Other celebs who have been diagnosed with breast cancer include:
- Kathy Bates: Diagnosed in 2012 at age 64
- Suzanne Somers: Diagnosed in 2001 at age 54
- Edie Falco: Diagnosed in 2003 at age 40
- Wanda Sykes: Diagnosed in 2011 at age 46
- Kylie Minogue: Diagnosed in 2005 at age 36
- Cynthia Nixon: Diagnosed in 2006 at age 40
- Robin Roberts: Diagnosed in 2007 at age 46
- Jane Fonda: Diagnosed in 2010 at age 72
- Elizabeth Edwards: Diagnosed in 2004 at age 55
- Giuliana Rancic: Diagnosed in 2011 at age 36
- Melissa Etheridge: Diagnosed in 2004 at age 43
- Diahann Carroll: Diagnosed in 1998 at age 63
Breast cancer is more common that you think, and that’s why awareness is so important.
Next, tips on how you can prevent breast cancer.
How Do I Prevent Breast Cancer?
An ounce of prevention is worth a pound of cure, and it’s up to you to take the appropriate measures to lower your risk factors and protect yourself. There are some permanent risk factors that increase your risk, like family history and increasing age. The following, from the American Cancer Society (ACS), is a comprehensive list of lifestyle-related factors that can increase your risk for breast cancer:
- Obesity: Having extra fat in your body can raise estrogen levels, which can “increase your chance of getting breast cancer.” Furthermore, women who are overweight tend to have higher insulin levels, which has been “linked to some cancers, including breast cancer.”
- Physical Activity: Physical activity bestows numerous benefits, including a lower cancer risk. In one study from the Women's Health Initiative, “as little as 1.25 to 2.5 hours per week of brisk walking reduced a woman's risk by 18%. Walking 10 hours a week reduced the risk a little more.”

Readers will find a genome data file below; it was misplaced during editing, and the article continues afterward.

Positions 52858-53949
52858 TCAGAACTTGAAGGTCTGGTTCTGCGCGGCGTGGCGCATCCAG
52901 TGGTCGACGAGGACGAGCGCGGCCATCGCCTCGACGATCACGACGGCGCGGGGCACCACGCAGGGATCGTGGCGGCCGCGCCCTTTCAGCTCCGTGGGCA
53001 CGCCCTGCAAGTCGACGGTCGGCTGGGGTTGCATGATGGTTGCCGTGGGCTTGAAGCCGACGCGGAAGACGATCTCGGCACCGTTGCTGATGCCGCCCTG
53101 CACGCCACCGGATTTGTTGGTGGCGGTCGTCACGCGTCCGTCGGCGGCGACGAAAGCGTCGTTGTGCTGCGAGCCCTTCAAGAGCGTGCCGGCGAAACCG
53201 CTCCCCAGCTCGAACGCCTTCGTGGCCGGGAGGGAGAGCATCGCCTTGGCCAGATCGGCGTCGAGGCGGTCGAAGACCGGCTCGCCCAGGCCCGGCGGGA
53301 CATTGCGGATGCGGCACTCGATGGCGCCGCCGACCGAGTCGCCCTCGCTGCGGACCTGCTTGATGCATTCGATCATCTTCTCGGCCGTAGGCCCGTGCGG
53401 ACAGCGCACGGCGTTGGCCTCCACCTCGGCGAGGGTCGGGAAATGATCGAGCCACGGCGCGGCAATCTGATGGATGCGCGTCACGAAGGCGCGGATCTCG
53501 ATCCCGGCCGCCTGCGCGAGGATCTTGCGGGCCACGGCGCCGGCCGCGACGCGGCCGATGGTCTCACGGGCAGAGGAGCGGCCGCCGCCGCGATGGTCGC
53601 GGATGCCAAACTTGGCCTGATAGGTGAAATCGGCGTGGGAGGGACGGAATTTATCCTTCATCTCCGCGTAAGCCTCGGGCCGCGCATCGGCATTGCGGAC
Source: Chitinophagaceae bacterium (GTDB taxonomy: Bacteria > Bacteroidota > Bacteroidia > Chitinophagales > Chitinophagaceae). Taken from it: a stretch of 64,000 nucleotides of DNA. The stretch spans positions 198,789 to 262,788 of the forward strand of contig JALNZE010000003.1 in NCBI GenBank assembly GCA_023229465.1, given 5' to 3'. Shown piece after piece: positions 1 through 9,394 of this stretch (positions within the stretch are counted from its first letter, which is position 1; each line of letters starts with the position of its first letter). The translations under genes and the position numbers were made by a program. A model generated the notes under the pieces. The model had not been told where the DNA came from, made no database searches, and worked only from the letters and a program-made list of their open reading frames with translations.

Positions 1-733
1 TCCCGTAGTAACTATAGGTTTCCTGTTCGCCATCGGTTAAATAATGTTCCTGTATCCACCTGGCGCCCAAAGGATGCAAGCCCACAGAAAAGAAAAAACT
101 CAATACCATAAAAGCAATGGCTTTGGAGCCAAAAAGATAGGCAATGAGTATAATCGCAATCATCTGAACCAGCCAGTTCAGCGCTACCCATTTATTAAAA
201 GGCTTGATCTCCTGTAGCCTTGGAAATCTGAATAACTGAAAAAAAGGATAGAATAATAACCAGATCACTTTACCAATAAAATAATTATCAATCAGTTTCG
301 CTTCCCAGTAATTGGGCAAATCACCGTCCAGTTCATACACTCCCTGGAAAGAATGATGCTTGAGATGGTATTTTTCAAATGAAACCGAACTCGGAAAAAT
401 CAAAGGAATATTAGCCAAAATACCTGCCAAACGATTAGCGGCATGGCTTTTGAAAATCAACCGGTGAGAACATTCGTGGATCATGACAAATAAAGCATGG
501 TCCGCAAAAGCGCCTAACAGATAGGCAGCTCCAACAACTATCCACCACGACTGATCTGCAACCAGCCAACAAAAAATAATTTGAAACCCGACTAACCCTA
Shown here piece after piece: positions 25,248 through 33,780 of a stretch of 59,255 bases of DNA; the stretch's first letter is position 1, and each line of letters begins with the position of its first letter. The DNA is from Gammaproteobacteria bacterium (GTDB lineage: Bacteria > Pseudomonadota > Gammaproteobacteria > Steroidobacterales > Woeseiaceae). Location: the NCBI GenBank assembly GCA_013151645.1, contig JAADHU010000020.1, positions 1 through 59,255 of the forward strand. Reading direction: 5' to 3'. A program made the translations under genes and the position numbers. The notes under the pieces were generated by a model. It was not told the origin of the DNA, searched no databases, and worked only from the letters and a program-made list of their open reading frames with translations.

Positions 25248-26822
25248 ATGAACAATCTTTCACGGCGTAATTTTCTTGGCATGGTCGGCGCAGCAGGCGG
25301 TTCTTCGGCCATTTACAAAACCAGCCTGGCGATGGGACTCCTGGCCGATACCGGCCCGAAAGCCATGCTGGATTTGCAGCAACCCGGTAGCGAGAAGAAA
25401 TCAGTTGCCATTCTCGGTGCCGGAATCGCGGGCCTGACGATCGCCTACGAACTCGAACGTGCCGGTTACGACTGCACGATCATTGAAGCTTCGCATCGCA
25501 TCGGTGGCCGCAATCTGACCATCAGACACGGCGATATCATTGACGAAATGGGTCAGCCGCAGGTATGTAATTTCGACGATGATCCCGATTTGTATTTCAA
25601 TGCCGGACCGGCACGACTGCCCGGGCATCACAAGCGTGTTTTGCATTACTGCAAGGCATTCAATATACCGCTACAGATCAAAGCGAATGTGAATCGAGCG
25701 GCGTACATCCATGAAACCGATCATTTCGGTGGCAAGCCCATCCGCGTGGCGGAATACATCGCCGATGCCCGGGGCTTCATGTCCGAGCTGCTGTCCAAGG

- Alcohol: Many studies have linked alcohol use with an increased risk of breast cancer, and the more you drink, the higher your risk.
- Having Children: Because they tend to have higher exposure to estrogen, women who have had no children or who had their first child after age 30 have a slightly higher breast cancer risk.
- Breastfeeding: Though the connection isn’t clear, breastfeeding may slightly lower one’s risk of getting breast cancer.
- Birth Control: “Studies have found that women using oral contraceptives (birth control pills) have a slightly greater risk of breast cancer than women who have never used them.”
- Hormone Therapy After Menopause: “Using combined hormone therapy [with both estrogen and progesterone] after menopause increases the risk of getting breast cancer. It may also increase the chances of dying from breast cancer.” However, for unclear reasons, taking estrogen-only therapy hasn’t been linked to an increased risk for breast cancer.
The risk factors indicate that estrogen exposure is an important factor in determining one’s breast cancer risk. The exact connection between the two is unclear, but many researchers believe that some breast cancer types have estrogen receptors and are triggered by estrogen.
The foods you eat also have potential to lower your breast cancer risk. Below are the top superfoods that have been shown to protect you from breast cancer. Incorporate them as much as you can into your daily diet.
- Green tea: Three cups of green tea a day can prevent breast cancer by as much as 50% because of its high EGCG antioxidant content. Squeeze a little lemon into your cup and increase its antioxidant power 10 times.
- Garlic: This immunity booster also has anti-inflammatory properties.
- Olive Oil: This monounsaturated fat can help suppress tumor activity.
- Tumeric: This spice known for its beautiful orange color also helps decrease estrogen. As little as 1 teaspoon a day has been shown to reduce tumor growth. Get your daily dose by mixing it into salad dressings, rice or vegetable dishes.